The senior detective investigating the crime is Dalziel, a sloppy hulk of a man who is at home amongst the beer swilling rugby crowd where this crime is set. His younger side-kick, Pascoe, is less comfortable; he comes from a more middle class background and does not identiy with the rugby scene. The play-off between the two becomes well developed in later novels but at this stage it is in its infancy and does not provide much entertainmant value.
The various characters are interviewed in a fairly routine manner and I was quite glad that my audio CD was the abridged version.
One aspect of this audio CD that did lift it above the run-of-the-mill though, was the fact that it was read by Warren Clarke, himself. He has a highly recognisable voice that instantly launched me into the British TV series that I had enjoyed many years ago.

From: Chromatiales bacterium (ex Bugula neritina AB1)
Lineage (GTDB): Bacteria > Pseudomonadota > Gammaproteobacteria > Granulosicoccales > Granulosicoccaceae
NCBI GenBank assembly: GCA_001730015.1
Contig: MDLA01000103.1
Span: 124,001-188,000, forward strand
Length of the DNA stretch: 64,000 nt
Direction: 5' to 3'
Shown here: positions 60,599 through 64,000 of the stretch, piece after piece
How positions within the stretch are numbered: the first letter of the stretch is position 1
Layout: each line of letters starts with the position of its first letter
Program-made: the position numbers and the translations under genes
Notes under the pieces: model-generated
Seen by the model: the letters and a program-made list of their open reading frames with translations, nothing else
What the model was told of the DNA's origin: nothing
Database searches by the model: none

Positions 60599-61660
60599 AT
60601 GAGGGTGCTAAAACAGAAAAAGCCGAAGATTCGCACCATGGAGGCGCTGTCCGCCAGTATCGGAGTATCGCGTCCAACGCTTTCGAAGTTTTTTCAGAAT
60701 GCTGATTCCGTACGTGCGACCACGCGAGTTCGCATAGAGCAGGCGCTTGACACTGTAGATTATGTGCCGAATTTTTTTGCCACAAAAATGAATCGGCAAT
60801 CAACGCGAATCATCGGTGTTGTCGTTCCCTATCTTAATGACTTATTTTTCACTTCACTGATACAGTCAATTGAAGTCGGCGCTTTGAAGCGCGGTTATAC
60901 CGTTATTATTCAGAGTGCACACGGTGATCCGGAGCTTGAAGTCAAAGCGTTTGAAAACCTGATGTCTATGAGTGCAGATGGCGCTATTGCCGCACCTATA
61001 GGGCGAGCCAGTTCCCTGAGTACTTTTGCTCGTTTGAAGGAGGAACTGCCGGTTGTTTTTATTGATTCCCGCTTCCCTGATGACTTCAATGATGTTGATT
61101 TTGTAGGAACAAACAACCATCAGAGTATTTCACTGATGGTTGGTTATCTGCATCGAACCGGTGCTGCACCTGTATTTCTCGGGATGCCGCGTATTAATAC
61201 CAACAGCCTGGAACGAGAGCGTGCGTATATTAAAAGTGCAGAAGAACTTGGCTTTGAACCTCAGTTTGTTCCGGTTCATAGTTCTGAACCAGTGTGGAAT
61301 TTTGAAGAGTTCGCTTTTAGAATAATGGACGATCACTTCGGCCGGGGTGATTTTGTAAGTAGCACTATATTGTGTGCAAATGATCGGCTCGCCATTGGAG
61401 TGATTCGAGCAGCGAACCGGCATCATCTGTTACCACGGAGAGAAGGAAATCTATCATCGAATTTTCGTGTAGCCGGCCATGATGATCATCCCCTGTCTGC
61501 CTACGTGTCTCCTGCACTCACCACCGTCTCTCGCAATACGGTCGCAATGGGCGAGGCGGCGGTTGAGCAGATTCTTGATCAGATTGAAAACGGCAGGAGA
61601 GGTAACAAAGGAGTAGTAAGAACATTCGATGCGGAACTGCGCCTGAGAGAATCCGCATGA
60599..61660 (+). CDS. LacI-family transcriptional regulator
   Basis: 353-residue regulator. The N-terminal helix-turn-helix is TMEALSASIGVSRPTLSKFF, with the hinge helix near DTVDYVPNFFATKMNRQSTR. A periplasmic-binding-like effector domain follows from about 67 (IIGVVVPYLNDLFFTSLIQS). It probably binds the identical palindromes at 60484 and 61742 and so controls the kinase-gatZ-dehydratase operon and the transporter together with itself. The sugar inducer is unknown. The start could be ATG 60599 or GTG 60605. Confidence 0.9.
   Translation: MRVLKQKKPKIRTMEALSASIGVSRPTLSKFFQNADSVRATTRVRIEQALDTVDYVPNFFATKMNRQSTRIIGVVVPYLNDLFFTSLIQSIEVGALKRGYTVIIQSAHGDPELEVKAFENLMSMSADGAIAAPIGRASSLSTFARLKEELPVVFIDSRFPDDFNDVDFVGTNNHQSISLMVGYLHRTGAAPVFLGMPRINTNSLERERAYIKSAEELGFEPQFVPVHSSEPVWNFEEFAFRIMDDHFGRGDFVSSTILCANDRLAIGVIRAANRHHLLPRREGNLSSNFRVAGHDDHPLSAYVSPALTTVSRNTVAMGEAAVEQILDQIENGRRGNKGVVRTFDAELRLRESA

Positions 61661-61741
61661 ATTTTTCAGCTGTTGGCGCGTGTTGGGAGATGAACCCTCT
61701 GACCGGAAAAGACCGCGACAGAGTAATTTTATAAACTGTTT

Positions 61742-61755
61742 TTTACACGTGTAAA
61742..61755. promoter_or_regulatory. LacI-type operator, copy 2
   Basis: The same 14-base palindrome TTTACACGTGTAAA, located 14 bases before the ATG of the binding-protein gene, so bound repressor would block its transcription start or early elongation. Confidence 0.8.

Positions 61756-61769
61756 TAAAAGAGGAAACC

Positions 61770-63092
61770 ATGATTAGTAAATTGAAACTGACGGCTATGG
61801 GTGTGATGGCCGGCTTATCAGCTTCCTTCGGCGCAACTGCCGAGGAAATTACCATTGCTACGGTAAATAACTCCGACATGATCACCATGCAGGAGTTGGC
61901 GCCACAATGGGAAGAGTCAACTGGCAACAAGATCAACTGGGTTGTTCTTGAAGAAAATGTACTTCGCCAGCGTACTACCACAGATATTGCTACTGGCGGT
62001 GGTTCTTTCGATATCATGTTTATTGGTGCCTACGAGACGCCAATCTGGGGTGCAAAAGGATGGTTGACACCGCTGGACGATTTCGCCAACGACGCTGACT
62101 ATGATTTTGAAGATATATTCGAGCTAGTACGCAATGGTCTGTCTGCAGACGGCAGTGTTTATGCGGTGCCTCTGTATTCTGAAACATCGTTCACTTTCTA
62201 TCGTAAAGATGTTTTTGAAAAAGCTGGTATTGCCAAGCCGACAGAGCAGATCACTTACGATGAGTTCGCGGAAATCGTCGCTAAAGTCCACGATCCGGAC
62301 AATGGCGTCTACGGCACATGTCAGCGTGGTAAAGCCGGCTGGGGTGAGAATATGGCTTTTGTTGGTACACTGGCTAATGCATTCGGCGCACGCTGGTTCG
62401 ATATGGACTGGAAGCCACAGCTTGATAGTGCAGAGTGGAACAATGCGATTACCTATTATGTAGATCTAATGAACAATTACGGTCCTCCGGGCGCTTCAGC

This is the first book in the Pascoe and Dalziel series and it set the scene for future investigations featuring the two detectives. Written back in 1970, it is decidedly dated, but more recent books by this author have received good ratings so I may give him another go in the future.
Ok it doesn't have hundreds of twists and turns but the writing presents some colourful characters and Hill brings them alive well. His two detectives certainly start in this book with a bit of a love/hate relationship. Dalziel has acerbic wit which is delivered quite well by the author and try as I might I couldn't help but picture Warren Clarke in the TV role as I read it.